Many of the pictures of Forty-five* published in the press, not to mention his unpredictability and his ravings on stage, point to some form of mental trouble. Yet American psychiatrists have shied away from speculating on his sanity or lack of it, afraid of coming away smattered from a messy combat, as if a diagnosis at a distance would undermine their credibility, putting them on a par with astrologers. Their caution is amusing in a context where expert opinion counts for so little. Forty-five’s campaign is littered with assertions that don’t hold up to careful scrutiny. Expert opinions, if they don’t serve his cause, are stomped in the mud. Experts have no more worth than truth in Forty-five’s world. But who cares? Who cares if he is raving? As long as the show is riveting. He’s a bit like one of those comedians whose taste is so bad, the audience laughs heartily, getting a vicarious thrill from their own embarrassment. An enormous crowd follows him avidly, mistaking his off-the-cuff, poor-taste comments for forthrightness. Despite the debatable truth of what he says and his frequent changes of opinion on policy, these people see him as not only worthy of trust but also as the sole person who can make their dreams of a great and flawless America come true.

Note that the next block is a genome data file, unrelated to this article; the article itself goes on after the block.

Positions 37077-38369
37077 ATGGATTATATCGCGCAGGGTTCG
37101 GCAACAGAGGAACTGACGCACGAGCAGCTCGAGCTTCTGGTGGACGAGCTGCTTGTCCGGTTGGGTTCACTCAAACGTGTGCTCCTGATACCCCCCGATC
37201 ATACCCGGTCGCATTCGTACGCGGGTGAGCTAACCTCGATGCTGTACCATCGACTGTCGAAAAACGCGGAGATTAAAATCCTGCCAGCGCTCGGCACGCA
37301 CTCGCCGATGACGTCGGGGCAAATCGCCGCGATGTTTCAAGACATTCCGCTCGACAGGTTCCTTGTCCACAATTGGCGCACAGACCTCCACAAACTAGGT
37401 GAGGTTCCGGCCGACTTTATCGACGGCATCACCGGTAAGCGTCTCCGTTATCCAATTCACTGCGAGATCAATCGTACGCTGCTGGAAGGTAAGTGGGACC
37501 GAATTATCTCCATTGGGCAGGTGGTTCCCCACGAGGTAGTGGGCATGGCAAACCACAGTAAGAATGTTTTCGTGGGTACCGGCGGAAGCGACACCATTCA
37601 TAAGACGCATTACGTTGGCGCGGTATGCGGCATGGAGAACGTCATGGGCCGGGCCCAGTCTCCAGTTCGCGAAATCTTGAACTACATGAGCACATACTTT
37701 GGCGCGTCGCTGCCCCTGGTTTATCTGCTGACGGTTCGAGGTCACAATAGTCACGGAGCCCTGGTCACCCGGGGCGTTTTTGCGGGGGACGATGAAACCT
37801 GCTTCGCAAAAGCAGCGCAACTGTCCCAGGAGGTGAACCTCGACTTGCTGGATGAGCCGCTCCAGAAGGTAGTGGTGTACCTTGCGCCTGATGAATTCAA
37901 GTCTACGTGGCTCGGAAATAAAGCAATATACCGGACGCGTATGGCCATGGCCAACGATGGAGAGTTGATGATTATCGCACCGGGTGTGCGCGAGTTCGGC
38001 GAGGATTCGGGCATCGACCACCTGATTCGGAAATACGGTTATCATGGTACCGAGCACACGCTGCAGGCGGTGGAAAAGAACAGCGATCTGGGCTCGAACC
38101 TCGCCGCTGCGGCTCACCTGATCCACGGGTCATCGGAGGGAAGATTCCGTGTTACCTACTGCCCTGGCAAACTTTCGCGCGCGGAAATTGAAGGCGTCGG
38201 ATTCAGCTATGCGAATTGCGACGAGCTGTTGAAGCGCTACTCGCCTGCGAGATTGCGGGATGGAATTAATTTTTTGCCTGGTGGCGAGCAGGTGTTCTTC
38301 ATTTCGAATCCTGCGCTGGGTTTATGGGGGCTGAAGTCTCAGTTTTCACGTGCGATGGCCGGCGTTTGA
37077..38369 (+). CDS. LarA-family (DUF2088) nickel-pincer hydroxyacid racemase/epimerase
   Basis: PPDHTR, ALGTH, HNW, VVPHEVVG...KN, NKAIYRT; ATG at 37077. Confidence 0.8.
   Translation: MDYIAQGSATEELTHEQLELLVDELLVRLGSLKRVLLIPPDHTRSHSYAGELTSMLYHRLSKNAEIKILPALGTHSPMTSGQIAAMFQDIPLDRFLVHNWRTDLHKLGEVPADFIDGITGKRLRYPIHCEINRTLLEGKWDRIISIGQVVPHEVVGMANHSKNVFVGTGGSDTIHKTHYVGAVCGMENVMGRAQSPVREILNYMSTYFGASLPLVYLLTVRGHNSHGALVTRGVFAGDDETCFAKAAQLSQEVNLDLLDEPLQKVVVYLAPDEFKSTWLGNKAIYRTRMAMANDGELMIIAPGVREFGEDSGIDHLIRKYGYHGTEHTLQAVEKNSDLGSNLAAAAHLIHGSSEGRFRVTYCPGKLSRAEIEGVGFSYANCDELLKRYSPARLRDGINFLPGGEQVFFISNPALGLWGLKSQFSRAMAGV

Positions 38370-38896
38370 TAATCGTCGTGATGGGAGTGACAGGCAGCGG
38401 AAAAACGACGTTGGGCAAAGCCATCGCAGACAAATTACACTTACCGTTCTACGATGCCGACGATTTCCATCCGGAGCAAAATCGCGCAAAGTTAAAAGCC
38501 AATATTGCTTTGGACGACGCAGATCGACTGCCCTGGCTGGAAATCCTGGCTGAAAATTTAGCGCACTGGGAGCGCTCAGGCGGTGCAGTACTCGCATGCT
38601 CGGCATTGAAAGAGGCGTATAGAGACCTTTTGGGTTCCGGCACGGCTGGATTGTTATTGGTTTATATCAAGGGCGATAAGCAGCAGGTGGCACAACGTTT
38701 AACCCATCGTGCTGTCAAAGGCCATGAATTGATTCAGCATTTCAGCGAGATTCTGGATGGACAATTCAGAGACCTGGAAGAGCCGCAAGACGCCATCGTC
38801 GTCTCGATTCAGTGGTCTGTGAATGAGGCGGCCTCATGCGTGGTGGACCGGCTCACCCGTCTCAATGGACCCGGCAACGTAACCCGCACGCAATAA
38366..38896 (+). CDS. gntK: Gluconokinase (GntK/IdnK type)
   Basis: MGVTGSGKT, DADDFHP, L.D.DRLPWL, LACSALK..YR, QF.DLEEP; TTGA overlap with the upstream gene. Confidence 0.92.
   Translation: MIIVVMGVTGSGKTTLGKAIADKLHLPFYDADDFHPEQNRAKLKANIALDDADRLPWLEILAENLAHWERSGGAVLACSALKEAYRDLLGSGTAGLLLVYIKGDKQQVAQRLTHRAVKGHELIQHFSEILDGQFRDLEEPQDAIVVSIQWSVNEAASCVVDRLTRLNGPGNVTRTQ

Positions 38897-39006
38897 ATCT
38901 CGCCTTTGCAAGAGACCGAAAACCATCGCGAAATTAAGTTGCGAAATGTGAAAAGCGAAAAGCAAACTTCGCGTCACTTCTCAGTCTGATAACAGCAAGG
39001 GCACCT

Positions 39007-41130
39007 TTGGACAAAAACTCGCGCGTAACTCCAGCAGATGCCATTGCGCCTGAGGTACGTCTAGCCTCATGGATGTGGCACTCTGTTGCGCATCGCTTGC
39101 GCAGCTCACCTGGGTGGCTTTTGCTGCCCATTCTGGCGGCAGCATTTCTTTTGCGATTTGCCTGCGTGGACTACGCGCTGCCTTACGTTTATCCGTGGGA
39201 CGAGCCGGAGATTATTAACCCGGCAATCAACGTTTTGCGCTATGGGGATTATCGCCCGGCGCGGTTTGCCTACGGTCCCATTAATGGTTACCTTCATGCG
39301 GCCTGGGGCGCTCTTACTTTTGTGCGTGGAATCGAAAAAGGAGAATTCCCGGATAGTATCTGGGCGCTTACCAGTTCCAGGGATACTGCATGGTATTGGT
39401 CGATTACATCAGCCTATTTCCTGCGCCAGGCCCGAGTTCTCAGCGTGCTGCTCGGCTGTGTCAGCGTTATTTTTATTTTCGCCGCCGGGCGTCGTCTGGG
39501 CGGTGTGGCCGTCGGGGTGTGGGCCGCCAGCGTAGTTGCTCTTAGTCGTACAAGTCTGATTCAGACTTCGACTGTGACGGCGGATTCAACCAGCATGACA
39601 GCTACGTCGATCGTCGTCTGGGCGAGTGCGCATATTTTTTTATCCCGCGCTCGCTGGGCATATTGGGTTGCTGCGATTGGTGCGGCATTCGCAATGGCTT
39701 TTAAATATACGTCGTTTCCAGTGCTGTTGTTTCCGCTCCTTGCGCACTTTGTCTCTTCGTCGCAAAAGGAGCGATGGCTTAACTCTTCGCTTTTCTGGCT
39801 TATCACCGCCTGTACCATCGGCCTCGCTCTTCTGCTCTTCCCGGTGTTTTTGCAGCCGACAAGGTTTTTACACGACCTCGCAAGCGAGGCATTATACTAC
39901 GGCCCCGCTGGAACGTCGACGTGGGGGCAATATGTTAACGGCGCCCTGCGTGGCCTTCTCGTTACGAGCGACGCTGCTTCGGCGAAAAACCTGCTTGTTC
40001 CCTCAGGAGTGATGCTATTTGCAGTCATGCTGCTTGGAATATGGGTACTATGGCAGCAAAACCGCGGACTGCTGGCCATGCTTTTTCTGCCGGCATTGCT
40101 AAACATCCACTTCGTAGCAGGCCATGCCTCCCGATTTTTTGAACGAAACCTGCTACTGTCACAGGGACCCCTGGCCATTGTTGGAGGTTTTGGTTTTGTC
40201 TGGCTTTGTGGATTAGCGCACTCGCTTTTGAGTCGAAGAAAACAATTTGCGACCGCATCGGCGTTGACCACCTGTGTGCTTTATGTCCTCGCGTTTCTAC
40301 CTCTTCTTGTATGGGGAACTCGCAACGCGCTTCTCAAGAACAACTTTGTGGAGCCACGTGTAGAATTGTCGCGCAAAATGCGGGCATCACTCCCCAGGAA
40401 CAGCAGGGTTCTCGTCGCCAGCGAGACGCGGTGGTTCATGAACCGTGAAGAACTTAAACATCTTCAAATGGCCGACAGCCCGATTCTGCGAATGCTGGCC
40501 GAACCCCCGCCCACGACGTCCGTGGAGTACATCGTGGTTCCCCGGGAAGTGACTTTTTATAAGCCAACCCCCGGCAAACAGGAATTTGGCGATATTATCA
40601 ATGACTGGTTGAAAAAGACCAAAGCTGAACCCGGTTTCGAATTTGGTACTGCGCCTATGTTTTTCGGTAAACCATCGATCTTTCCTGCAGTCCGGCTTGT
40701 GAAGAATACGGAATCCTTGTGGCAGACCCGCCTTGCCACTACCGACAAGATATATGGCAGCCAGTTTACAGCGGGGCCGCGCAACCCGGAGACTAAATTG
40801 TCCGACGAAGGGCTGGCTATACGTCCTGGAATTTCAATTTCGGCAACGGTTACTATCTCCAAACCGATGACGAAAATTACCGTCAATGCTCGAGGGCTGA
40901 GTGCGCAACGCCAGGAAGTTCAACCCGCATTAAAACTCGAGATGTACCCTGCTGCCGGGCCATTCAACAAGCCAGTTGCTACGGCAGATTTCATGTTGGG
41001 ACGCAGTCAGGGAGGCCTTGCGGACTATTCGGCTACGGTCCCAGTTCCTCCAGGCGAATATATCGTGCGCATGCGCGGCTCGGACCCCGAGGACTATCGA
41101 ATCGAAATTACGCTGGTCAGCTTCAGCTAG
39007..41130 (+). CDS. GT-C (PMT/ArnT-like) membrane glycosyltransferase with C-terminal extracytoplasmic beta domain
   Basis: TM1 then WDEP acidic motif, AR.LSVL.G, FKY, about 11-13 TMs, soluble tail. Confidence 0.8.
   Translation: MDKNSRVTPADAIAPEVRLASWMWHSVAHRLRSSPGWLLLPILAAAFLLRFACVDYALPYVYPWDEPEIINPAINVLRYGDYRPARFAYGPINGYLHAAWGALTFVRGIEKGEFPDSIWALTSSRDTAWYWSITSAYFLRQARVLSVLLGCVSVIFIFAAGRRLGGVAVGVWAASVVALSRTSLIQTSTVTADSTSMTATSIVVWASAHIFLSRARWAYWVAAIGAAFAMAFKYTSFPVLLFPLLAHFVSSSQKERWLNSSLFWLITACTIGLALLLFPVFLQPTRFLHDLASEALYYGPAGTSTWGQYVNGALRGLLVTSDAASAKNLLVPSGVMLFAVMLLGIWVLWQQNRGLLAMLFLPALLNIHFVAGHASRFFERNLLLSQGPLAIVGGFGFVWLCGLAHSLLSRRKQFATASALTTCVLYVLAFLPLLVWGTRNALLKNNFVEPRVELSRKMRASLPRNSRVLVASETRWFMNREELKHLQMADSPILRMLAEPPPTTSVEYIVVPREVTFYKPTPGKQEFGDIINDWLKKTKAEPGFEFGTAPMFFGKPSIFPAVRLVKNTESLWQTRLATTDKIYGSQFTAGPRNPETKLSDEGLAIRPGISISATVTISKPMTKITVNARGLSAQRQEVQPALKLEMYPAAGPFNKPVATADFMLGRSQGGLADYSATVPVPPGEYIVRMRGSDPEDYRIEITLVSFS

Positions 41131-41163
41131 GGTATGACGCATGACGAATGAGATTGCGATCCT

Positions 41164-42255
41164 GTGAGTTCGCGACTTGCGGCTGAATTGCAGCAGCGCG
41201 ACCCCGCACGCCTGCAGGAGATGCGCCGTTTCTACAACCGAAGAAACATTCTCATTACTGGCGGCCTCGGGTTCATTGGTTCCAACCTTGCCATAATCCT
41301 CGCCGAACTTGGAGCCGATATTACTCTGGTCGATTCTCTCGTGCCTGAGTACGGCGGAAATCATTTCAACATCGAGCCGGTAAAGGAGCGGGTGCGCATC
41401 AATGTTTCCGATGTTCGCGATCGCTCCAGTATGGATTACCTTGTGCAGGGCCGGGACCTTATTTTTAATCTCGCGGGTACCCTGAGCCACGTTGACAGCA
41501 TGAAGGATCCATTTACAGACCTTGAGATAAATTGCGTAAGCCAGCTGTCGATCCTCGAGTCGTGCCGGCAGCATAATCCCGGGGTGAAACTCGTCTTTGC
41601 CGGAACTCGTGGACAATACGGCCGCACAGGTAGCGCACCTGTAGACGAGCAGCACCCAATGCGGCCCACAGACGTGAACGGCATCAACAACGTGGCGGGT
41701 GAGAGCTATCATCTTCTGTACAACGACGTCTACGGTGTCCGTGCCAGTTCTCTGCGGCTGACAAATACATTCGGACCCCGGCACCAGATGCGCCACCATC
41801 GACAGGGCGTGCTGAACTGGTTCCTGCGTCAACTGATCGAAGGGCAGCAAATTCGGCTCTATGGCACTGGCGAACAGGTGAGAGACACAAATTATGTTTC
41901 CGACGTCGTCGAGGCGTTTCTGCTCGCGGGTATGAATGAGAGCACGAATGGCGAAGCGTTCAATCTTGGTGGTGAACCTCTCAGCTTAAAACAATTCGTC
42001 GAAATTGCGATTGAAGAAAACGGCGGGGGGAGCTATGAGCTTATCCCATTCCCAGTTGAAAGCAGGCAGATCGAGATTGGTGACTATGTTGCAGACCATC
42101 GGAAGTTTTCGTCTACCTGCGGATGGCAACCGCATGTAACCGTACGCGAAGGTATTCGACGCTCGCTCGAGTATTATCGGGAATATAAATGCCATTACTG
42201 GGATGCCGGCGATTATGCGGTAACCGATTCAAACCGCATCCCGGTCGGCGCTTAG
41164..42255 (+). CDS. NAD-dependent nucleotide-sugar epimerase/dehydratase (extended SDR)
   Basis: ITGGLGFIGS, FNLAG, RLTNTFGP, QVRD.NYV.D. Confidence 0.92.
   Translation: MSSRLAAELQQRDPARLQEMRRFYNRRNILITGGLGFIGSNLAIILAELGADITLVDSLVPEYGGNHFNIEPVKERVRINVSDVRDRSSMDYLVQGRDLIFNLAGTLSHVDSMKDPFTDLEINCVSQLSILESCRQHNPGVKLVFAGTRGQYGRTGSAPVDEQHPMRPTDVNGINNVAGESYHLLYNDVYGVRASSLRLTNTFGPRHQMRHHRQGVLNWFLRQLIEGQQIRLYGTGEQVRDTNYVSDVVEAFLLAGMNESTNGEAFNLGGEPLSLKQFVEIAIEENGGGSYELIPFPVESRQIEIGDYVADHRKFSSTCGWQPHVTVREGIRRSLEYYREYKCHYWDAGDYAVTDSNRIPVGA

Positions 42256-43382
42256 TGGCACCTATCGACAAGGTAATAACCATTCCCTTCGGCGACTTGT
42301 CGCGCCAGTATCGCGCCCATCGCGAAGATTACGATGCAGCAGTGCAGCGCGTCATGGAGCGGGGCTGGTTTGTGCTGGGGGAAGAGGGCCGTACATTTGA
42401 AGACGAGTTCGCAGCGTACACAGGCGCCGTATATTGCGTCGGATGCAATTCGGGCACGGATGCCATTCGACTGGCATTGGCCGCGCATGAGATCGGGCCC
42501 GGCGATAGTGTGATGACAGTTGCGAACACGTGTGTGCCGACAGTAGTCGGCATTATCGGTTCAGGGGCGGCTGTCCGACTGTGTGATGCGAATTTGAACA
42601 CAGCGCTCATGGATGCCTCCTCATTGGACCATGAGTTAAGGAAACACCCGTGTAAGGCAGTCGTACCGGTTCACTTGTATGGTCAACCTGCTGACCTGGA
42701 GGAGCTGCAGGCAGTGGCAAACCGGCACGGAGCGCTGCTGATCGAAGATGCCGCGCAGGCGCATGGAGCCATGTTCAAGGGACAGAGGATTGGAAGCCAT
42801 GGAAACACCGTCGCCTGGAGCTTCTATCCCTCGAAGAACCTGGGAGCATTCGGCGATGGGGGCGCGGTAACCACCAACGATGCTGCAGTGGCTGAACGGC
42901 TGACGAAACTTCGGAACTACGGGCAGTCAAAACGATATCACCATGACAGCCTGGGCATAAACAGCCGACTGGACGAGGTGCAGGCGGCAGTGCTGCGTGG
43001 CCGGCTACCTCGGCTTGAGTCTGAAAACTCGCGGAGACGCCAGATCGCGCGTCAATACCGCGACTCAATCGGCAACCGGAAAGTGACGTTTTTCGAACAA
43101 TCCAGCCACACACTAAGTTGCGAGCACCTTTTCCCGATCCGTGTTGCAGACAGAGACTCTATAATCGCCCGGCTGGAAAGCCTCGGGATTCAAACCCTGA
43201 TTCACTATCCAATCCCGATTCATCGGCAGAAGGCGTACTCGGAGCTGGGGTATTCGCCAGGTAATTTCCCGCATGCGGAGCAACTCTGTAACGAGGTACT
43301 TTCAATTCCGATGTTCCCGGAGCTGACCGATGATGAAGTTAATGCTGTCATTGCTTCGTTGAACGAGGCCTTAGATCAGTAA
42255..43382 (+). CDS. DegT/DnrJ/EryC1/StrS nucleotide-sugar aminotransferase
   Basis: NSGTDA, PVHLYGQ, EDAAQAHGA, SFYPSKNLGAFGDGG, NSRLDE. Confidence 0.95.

*- Forty-fifth president